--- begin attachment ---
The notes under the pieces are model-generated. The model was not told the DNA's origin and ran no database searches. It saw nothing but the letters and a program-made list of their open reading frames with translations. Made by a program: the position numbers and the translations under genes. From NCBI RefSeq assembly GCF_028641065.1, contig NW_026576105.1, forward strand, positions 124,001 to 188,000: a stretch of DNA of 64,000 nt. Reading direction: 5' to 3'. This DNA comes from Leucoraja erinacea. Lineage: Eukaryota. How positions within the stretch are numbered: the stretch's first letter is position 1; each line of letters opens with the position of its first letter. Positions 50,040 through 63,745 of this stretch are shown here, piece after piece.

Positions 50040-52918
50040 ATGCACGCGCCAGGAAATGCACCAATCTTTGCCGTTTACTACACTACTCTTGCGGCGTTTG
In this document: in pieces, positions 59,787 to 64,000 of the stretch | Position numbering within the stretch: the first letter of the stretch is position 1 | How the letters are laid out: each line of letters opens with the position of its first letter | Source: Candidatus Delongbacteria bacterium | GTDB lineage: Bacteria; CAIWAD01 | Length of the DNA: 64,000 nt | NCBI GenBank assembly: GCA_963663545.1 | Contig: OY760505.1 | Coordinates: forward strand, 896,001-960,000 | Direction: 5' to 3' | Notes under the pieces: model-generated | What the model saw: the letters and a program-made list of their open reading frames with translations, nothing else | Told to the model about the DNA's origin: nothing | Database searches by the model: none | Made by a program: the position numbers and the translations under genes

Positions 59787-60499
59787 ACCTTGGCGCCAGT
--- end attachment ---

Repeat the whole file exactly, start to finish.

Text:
The notes under the pieces are model-generated. The model was not told the DNA's origin and ran no database searches. It saw nothing but the letters and a program-made list of their open reading frames with translations. Made by a program: the position numbers and the translations under genes. From NCBI RefSeq assembly GCF_028641065.1, contig NW_026576105.1, forward strand, positions 124,001 to 188,000: a stretch of DNA of 64,000 nt. Reading direction: 5' to 3'. This DNA comes from Leucoraja erinacea. Lineage: Eukaryota. How positions within the stretch are numbered: the stretch's first letter is position 1; each line of letters opens with the position of its first letter. Positions 50,040 through 63,745 of this stretch are shown here, piece after piece.

Positions 50040-52918
50040 ATGCACGCGCCAGGAAATGCACCAATCTTTGCCGTTTACTACACTACTCTTGCGGCGTTTG
In this document: in pieces, positions 59,787 to 64,000 of the stretch | Position numbering within the stretch: the first letter of the stretch is position 1 | How the letters are laid out: each line of letters opens with the position of its first letter | Source: Candidatus Delongbacteria bacterium | GTDB lineage: Bacteria; CAIWAD01 | Length of the DNA: 64,000 nt | NCBI GenBank assembly: GCA_963663545.1 | Contig: OY760505.1 | Coordinates: forward strand, 896,001-960,000 | Direction: 5' to 3' | Notes under the pieces: model-generated | What the model saw: the letters and a program-made list of their open reading frames with translations, nothing else | Told to the model about the DNA's origin: nothing | Database searches by the model: none | Made by a program: the position numbers and the translations under genes

Positions 59787-60499
59787 ACCTTGGCGCCAGT